Hunter Johnson, Commentary Editor
It’s that time of year again, Dallasites. The Christmas holidays have come and gone, the breath of fresh, frigid air that is winter break has ended, and the trials and tribulations of spring-semester classes have begun in earnest. Indeed, jumping back into the saddle after a few short weeks is enough to make anyone lose his hair. We’re a tough lot here, though; we can handle the rigor of a University of Dallas education and somehow still manage to maintain a decent standard of living. Even keeping up with our New Year’s resolutions seems like a feasible task.
Come to think of it, what was my resolution again? Did I make one? Have I ever made one?
Now, let’s be serious: New Year’s resolutions are something cute you might discuss with your family or friends during the week between Christmas and Jan. 1. By the time the new year rolls around, however, how many of us have really stuck to what we resolved for longer than a couple of weeks? Better yet, how many of us have made a resolution we have had any intention of actually keeping?
Of course, there’s nothing truly wrong with this; having a resolution is just as much a personal choice as sticking to the darn thing. That being said, it’s not a bad idea to give resolutions (even this late in the game) a shot, because there’s always room for each of us to improve.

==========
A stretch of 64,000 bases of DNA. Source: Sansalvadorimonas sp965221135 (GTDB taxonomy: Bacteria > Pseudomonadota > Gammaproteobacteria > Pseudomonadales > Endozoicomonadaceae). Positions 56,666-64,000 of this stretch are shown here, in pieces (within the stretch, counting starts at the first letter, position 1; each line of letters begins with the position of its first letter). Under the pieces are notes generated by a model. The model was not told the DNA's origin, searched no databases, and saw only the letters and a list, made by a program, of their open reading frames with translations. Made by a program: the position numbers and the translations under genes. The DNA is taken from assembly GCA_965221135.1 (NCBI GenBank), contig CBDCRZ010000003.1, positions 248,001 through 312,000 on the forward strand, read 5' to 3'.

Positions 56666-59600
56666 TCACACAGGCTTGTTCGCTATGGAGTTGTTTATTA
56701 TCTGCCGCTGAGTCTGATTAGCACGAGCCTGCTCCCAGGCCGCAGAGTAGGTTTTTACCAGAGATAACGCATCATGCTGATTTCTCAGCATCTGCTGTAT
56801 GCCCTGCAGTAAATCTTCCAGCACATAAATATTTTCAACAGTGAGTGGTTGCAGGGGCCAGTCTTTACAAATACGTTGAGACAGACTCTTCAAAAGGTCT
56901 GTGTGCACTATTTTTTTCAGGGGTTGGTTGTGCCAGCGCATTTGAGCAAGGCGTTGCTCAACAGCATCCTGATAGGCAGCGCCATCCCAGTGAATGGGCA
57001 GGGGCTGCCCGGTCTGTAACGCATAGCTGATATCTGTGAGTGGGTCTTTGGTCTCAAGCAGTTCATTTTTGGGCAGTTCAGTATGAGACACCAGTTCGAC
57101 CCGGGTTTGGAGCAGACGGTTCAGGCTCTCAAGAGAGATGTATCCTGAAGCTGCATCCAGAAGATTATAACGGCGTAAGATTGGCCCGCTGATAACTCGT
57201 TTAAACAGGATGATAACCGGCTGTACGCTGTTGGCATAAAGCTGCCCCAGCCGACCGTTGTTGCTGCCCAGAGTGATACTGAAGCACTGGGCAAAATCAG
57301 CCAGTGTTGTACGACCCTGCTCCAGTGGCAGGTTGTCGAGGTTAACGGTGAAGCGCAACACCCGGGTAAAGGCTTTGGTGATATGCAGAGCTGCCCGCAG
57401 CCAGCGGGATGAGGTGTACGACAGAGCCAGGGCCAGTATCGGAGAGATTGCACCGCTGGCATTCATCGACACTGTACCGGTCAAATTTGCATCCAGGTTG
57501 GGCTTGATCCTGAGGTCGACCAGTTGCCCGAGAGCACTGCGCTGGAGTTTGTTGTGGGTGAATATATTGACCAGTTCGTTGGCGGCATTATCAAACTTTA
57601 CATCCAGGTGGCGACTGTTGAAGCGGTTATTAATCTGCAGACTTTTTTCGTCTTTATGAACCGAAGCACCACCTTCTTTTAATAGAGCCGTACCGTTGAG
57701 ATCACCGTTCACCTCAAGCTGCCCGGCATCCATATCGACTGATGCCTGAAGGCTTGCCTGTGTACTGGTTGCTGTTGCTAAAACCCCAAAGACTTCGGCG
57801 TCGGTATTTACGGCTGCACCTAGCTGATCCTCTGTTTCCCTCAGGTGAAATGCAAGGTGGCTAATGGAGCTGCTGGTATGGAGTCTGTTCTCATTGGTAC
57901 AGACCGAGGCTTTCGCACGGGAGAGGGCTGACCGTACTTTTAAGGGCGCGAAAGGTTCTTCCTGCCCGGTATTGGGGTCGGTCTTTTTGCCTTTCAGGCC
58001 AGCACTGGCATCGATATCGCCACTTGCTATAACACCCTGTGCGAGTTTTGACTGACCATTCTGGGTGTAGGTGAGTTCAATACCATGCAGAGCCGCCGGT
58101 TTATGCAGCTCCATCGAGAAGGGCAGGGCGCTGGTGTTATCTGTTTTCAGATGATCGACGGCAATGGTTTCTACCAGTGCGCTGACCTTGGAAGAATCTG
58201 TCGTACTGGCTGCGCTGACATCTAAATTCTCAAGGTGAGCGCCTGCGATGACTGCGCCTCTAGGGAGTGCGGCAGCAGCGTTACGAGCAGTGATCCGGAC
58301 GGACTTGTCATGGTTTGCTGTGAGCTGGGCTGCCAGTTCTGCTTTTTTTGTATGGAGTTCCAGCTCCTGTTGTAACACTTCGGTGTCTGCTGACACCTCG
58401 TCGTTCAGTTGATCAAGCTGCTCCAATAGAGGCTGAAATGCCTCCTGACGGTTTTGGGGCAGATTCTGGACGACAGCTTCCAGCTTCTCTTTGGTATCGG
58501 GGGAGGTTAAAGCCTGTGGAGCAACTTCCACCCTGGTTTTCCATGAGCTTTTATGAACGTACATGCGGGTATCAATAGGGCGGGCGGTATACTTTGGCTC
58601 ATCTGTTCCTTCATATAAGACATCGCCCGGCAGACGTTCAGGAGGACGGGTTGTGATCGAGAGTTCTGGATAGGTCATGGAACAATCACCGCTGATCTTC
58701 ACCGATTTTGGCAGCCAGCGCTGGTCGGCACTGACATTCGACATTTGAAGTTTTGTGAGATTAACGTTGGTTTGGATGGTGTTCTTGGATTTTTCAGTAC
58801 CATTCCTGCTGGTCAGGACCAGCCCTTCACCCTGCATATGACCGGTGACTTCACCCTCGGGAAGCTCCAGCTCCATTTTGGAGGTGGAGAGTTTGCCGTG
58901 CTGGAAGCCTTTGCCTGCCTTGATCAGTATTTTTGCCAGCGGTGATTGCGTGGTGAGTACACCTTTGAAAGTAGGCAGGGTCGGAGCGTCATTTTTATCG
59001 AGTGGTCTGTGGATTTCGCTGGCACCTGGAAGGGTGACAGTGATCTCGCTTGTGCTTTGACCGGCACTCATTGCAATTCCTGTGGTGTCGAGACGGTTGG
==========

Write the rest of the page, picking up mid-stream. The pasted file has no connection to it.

So, let’s suppose you’re shopping around for a resolution this year. As it just so happens, USA.gov has compiled a list of some of the more popular ones. Yes, USA.gov has taken the time and effort to compile a list of popular New Year’s resolutions. Those are our tax dollars at work, people.
Anyway, on that list, you’ll find several resolutions one might like to make. These include resolutions to manage stress, quit smoking or drink less alcohol. Granted, this is UD, so the success of those resolutions here may vary.
Another resolution that the U.S. government has so kindly suggested to citizens is the resolution to do more volunteer work. This is something UDers can wrap their heads around. Clubs and other groups on campus are usually good about providing opportunities for students to help others and the community in general. Those service opportunities are fantastic ways to aid others and improve ourselves in the process.
On a related topic, many clubs here also host guest speakers who are experts in certain fields, hold distinguished positions or have gone through amazing experiences. However, more often than not, these events are attended by a pathetically small number of students. During my freshman year, a lady who survived the 9/11 attacks on the World Trade Center came to speak on campus. The event was advertised well on campus, but when the night came, the grand total of students in attendance was five, myself included. I found it a shame that a woman with such an incredible story had such a small audience.
This sort of circumstance is so common for campus speakers that it comes close to being considered the norm. We all have busy schedules, but a couple of hours every now and then to hear a guest speaker wouldn’t kill us. Having an audience larger than 10 people at events would make UD look better and would probably make the speakers feel a little better as well.
For those reasons, my resolution is to go to more guest lectures hosted by clubs on campus. Maybe some of you will do the same, or decide to do volunteer work or other activities through clubs. It’s a good idea to do something; if anything, it’s a legitimate excuse to get out of the library and make sure the strange tradition of resolutions stays alive.